Public and congressional interest in the burden of disease stems from the trade-off between health burden (impact of illness on functional status of the individual and society) and cost burden (impact of illness on economic status of individual and society) (
      • Atherly A.
      • Culler S.D.
      • Becker E.R.
      The role of cost effectiveness analysis in health care evaluation.
      ;
      • Brown G.C.
      • Brown M.M.
      • Sharma S.
      Quality and cost effectiveness in health care: A unique approach.
      ). Funding of research efforts can have an impact in this trade-off, by allowing interpretation of findings and informed priority setting (
      • Freedberg K.A.
      • Geller A.C.
      • Miller D.R.
      • Lew R.A.
      • Koh H.K.
      Screening for malignant melanoma: A cost-effectiveness analysis.
      ). Both the health burden and the cost burden are important to consider when planning such research efforts. Rising costs with little additional benefit are detrimental to the health-care delivery system. The purpose of measuring the overall burden of skin disease is to eventually focus on serious dermatologic conditions that have been previously:
      • 1.
        Considered merely cosmetic in nature and hence allocated less research funding; or
      • 2.
        Deemed less of a burden compared to a noncutaneous disease and hence also provided less attention at the policy level.
      The burden of skin disease, or of any disease, must be a multidimensional concept, including the adverse impact of skin disease on economic factors, on length of life, and on various dimensions or domains of health, including physical health, psychological health, and social functioning. It includes impairments or pain, and it includes health perceptions of well-being, concern, or worry. How does disease impact society? How many and who are affected? What happens to their disease and the prognosis of their disease? What happens to them as individuals and how is their lifestyle affected? Can we measure the resulting job changes or losses, for example, and burden on society or on an individual as a result of losing that worker or that job? How much does it all cost?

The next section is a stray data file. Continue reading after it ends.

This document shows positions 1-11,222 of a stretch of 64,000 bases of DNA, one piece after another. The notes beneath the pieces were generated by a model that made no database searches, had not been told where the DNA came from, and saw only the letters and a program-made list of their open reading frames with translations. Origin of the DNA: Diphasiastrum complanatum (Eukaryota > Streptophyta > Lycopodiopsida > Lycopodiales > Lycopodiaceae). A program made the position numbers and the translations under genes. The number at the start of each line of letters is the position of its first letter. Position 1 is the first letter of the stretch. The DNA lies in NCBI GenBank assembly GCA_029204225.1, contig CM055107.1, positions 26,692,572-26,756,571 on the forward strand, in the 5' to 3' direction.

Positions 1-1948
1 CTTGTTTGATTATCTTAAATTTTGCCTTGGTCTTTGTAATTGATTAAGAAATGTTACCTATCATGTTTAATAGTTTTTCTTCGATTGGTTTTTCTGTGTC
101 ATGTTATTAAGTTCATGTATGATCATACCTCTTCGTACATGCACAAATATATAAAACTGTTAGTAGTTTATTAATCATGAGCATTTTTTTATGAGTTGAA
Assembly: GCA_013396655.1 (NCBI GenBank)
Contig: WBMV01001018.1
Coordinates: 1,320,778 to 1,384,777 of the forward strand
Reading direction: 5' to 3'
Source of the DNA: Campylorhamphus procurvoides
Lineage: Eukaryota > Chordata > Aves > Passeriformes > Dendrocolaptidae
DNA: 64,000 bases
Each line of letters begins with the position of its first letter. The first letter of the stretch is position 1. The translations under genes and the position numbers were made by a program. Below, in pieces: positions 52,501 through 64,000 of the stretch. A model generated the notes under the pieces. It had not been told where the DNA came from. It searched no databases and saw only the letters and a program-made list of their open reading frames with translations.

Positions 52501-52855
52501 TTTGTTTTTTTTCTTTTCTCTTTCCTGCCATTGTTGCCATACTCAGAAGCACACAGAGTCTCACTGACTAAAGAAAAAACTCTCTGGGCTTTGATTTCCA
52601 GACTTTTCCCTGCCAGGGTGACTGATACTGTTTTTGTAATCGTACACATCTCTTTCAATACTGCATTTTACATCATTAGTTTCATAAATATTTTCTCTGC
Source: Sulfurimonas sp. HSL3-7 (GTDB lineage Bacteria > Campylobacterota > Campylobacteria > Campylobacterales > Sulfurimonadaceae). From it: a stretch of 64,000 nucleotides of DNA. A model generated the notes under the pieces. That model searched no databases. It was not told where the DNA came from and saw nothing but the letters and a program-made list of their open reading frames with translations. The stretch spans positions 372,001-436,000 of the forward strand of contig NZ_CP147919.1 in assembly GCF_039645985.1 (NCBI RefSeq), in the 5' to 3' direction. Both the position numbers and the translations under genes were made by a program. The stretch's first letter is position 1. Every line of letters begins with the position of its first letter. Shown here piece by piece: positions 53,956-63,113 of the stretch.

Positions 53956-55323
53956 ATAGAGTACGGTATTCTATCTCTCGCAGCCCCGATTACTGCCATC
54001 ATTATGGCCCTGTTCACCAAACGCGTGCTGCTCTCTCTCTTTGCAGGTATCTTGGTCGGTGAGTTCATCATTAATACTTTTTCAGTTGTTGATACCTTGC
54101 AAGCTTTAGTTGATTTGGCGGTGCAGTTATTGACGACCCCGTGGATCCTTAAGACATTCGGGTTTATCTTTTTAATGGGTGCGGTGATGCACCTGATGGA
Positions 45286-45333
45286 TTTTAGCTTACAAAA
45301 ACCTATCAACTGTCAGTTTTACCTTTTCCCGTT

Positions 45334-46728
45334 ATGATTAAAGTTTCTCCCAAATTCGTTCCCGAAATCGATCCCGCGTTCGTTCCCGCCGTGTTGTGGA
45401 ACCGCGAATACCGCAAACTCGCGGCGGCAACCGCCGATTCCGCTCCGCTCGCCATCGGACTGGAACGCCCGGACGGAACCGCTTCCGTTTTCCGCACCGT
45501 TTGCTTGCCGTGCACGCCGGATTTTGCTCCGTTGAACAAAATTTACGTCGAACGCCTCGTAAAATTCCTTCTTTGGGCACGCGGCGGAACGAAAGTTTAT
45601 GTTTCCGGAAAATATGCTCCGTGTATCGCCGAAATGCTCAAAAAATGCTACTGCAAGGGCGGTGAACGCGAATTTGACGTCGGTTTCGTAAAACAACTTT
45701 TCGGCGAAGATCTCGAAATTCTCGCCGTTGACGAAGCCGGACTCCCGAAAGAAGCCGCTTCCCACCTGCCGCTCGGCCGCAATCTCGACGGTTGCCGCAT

A reliable and valid summary measure(s) of health and disease is needed. A theoretical ratio or mathematical comparison between “good” health on one end of the spectrum and “bad” health at the other extreme would constitute a single estimate of the burden of disease. The limitations of trying to define the concept of “burden of disease” have been discussed and such endeavors may not fully capture the essence of this concept, factually or philosophically (
      • Gold M.R.
      • Muennig P.
      Measure-dependent variation in burden of disease estimates: Implications for policy.
      ).
      Addressing this novel and complex concept of “burden of skin disease” forces us to address a number questions simultaneously:
      • 1.
        What are the elements that comprise the burden of skin disease?
      • 2.
        What is the impact of these elements on public health and daily living?
      • 3.
        What are current data collection instruments and can they be improved?